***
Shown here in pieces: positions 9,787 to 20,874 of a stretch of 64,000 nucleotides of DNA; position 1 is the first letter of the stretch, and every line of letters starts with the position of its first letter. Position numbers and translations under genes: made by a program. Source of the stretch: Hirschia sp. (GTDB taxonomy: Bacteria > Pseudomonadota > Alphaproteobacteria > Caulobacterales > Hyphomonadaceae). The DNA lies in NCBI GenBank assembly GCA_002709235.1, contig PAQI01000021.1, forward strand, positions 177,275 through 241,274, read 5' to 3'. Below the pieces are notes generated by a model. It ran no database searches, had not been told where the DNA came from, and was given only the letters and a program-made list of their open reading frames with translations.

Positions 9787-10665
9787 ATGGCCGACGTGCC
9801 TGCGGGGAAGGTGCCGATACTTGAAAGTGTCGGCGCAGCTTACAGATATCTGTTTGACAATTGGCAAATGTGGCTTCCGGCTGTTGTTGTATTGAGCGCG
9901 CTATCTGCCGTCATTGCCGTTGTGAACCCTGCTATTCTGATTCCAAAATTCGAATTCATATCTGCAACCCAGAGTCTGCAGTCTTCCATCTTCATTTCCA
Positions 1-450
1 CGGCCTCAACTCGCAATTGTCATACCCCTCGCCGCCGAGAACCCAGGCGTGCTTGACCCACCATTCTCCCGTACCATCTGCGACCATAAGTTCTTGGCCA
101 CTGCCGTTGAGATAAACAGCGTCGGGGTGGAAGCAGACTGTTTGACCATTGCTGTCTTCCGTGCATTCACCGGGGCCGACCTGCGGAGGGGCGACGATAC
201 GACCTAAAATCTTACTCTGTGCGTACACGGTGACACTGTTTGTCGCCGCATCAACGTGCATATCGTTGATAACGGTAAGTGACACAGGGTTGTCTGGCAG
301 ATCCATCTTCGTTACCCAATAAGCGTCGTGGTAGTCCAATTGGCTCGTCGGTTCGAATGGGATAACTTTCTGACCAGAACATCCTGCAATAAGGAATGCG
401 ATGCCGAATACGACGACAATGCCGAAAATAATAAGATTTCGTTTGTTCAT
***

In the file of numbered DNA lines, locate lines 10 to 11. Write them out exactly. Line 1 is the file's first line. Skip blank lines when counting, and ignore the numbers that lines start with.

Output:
301 ATCCATCTTCGTTACCCAATAAGCGTCGTGGTAGTCCAATTGGCTCGTCGGTTCGAATGGGATAACTTTCTGACCAGAACATCCTGCAATAAGGAATGCG
401 ATGCCGAATACGACGACAATGCCGAAAATAATAAGATTTCGTTTGTTCAT